On whether he thinks contributions of immigrants have been minimized in the current immigration debate
I think we go through these spasms in our country where there's a nativist sentiment where people don't focus on the positive aspects of immigration and that needs to change. Look, everybody – I shouldn't say everyone, it's a little bit bold of me to say everybody — a lot of people want to make sure we have border enforcement. But the truth of the matter is, by fixing the broken system, it does make it easier to enforce the border. And right now, the asylum system needs to be fixed. The work permits need to be changed. The DACA kids need to have certainty. And so comprehensive is not going to work during this kind of volatile political period. But I'm confident that if we can get people focused on, like the DACA issue, there's compromise to be made and a problem to be solved.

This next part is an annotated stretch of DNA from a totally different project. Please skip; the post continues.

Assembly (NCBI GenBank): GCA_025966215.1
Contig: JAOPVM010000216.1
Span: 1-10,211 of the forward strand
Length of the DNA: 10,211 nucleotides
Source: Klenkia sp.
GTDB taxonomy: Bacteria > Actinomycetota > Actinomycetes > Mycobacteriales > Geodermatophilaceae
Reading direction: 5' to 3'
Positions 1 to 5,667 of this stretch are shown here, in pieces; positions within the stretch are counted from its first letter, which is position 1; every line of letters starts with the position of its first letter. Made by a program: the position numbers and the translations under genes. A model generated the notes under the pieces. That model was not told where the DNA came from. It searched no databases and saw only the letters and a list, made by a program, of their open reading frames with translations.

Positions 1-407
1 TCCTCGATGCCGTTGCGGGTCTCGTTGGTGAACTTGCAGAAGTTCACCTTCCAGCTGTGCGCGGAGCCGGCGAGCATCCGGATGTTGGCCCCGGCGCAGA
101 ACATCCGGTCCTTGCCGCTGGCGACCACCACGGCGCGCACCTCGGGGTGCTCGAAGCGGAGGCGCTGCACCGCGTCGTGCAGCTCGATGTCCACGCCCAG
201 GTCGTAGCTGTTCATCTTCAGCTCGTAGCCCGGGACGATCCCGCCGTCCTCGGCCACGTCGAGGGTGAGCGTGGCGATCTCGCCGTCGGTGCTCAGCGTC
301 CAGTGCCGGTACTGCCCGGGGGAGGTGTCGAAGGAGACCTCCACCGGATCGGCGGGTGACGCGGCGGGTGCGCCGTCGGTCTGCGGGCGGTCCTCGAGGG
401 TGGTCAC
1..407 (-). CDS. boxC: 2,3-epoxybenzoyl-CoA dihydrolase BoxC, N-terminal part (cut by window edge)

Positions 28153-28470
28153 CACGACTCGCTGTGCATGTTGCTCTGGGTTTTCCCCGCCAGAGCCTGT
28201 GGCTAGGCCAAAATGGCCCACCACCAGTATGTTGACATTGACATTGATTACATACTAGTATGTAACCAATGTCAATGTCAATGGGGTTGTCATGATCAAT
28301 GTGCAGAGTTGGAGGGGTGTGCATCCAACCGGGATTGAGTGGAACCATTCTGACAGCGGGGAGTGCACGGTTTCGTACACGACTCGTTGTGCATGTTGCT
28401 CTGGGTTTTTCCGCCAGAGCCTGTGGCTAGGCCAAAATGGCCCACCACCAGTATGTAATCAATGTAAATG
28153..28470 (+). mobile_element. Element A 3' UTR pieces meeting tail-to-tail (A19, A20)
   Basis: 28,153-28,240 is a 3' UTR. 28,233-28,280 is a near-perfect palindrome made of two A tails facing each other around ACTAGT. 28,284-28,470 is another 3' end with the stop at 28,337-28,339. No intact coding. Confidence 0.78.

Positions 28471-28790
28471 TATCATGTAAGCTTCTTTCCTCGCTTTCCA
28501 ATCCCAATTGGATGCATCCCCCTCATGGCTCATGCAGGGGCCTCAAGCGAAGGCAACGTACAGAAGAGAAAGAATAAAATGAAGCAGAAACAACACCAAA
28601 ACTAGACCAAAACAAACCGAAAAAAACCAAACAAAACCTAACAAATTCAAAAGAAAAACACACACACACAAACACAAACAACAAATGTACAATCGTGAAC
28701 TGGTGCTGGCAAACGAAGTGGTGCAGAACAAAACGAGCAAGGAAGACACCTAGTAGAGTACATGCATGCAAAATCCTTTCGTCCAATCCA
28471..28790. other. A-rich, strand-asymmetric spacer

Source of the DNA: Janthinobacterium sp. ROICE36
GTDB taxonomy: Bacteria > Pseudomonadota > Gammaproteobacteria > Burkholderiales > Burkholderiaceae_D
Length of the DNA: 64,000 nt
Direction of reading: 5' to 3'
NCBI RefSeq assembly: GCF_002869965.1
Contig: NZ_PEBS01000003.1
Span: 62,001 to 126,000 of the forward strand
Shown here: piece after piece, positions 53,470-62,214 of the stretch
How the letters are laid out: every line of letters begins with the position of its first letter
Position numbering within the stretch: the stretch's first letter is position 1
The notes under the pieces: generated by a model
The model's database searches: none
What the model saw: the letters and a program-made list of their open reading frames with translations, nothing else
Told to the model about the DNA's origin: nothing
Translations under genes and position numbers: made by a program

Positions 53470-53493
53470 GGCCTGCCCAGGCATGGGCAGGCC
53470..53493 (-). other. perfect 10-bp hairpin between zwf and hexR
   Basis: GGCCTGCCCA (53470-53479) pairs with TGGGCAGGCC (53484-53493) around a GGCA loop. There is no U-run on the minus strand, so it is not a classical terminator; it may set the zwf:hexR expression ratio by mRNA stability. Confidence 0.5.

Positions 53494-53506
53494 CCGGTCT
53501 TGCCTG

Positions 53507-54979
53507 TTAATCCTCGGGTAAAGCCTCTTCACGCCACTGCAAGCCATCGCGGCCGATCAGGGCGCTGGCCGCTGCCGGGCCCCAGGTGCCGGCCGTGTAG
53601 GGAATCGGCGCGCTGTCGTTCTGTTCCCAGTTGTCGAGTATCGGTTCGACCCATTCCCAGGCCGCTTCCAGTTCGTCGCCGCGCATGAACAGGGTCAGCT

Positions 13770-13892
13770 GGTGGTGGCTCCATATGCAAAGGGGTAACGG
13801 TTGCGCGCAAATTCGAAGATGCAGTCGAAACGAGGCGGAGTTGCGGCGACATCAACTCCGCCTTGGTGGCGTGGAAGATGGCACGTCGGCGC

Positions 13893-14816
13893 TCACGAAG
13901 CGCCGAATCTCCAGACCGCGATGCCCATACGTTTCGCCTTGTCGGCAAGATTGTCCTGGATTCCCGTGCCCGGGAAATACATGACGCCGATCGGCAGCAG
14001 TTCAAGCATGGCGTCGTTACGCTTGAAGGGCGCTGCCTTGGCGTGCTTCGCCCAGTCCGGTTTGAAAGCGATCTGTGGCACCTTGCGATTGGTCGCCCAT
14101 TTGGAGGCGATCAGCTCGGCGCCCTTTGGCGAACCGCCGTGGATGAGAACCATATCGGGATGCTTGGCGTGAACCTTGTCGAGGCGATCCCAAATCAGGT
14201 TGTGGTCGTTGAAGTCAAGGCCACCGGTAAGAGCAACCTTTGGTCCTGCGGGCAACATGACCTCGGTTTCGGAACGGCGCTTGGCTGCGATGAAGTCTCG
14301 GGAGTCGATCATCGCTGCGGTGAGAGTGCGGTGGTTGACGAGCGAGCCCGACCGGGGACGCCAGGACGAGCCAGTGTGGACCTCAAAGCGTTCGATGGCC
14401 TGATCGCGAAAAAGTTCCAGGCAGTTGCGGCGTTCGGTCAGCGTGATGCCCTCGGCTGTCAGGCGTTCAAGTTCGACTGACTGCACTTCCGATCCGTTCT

On his choice to paint many famous immigrants
I think every one of these stories is a story of loneliness, adjustment, doubt as to whether or not they'd make it, no matter if they're famous or not. It's Henry Kissinger. You know, I talked to him about this book and he agreed to let me paint him and tell his story. And, you know, I said, "What was it like coming from Nazi Germany to New York City?" And he said, "I wasn't accepted," which I thought really interesting. He said, "The first [time] I really felt accepted was when I joined an Army unit from people from the Midwest." And there was a loneliness and a isolation that many immigrants feel and a doubt as to whether or not, in Kissinger's case, there's no doubt they made the right decision to leave Nazi Germany because he's Jewish, of course.